Gray Bird smiled at the trader and gestured toward a pile of sealskins. "Sit," he said, his voice soft, but Blue Shell's daughter saw the tightness of his lips and knew that he would soon be biting the insides of his cheeks, shredding the soft skin of his mouth. She had seen him spit out clots of blood after a bad trading session.
The girl stepped back against the thick earthen wall of the ulaq and worked her way toward her sleeping place. She waited until the two men were engrossed in their bartering, then she slipped through the woven grass dividing curtains that separated the space where she slept from the ulaq's large main room. She could still hear her father's voice, now low and whining, as he offered her mother's baskets and the skins from the lemmings her brother Qakan had trapped.
She knew Qakan would still be sitting in the corner, that he would still be eating, grease dribbling from his chin to the bulge of his fat belly, his small dark eyes blinking too often, his fingers stuffing his mouth with food. But he would be watching. The one time Qakan seemed to take interest in anything besides food was when their father bargained with traders.
She heard her father's giggle, almost a woman's laugh, and knew that he would now work on the trader's sympathy: Here he was, a man trying to provide for his family. See what had happened to him because of his generosity, because of the softness of his heart.
"It is my daughter; she is the one," Gray Bird began as he always began, the same story the girl had heard many times.
"What could I do? I have a good wife. She did not want to give up this daughter. She begged me. I knew I might be killed in a hunt. I knew I might not survive to have a son, but I let this daughter live."
And so he continued. Yes, he had refused to name this daughter, had denied her a name and thus a soul. But who could blame him? Had she not pushed ahead of brothers that might have been born, this greedy daughter, born feet first, thrusting her way into the world?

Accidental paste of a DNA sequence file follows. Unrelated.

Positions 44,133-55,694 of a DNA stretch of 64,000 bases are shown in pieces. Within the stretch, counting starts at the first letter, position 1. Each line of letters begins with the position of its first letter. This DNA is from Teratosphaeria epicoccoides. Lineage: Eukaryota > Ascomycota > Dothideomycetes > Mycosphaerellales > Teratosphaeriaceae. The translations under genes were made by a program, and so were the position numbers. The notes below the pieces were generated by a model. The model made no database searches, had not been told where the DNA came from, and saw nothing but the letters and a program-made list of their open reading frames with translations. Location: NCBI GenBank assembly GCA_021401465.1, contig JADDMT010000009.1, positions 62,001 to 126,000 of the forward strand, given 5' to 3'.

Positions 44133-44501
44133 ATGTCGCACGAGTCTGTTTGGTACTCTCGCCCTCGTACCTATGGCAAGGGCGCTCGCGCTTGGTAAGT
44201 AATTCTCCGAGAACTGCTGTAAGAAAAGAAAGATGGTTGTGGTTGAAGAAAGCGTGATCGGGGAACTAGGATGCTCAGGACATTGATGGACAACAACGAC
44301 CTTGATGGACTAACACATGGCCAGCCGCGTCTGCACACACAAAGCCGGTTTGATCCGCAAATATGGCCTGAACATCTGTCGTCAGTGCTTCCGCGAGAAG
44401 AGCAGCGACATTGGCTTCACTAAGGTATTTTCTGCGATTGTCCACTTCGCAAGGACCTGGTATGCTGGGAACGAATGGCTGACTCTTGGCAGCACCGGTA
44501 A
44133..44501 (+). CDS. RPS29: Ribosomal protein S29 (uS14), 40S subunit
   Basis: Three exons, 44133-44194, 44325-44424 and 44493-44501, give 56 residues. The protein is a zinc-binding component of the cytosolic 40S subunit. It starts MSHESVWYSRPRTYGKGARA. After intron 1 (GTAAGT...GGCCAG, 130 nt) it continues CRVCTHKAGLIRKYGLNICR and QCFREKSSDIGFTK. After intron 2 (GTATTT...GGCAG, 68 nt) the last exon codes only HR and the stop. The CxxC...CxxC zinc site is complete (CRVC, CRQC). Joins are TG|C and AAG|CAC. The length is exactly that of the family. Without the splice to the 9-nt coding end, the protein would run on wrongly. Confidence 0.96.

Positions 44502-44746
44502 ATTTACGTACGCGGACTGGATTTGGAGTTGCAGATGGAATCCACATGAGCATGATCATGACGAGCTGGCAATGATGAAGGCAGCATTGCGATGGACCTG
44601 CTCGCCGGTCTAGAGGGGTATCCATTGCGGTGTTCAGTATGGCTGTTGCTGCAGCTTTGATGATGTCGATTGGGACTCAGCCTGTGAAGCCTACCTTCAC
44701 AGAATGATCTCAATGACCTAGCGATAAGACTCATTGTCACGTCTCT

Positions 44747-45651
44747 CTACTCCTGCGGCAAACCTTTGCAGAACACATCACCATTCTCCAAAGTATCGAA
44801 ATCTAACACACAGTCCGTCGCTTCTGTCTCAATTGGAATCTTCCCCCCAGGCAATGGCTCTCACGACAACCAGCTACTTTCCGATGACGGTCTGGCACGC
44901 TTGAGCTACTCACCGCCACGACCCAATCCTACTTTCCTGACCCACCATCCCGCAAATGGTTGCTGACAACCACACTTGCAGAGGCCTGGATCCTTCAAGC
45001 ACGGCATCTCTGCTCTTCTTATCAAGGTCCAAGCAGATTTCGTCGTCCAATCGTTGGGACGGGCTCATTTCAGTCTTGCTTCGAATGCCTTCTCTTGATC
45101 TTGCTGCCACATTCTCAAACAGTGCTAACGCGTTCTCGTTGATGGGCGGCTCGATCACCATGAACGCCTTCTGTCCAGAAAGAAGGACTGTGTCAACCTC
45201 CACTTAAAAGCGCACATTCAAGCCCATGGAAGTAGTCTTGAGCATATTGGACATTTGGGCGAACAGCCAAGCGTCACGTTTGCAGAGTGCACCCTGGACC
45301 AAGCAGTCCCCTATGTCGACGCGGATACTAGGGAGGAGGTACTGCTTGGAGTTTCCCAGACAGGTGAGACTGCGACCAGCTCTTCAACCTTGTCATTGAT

And each time Gray Bird told the story, Blue Shell's daughter felt the hollowness within her grow. It would have been better if her mother had given her to the wind. Then perhaps her father would have named her, and she would have found her way to the Dancing Lights, been there now, with other spirits.
Yes, that would be better than growing old in her father's ulaq. No hunter would trade for her; no man would pay a bride price for a woman without a soul. Men wanted sons. Without a soul to mingle with a man's seed how could she bring forth a child?
Besides, she thought, I have fifteen, perhaps sixteen summers, but still have had no time of bleeding. I am woman, but not woman, without soul, without woman's blood.
And she remembered one rare time when her mother had stood up to Gray Bird. Blue Shell, angry, had screamed: "How should I know why the girl has no blood flow! You would not give her a name. How can a father expect a girl without a name to bleed? What will bleed? The girl has no soul."
"It is Kayugh's fault," Gray Bird had said, and Blue Shell's daughter heard a whining in his words that reminded her of Qakan.
"He promised his son. He will give you a bride price ..." The sharp sound of a slap had cut off Blue Shell's words.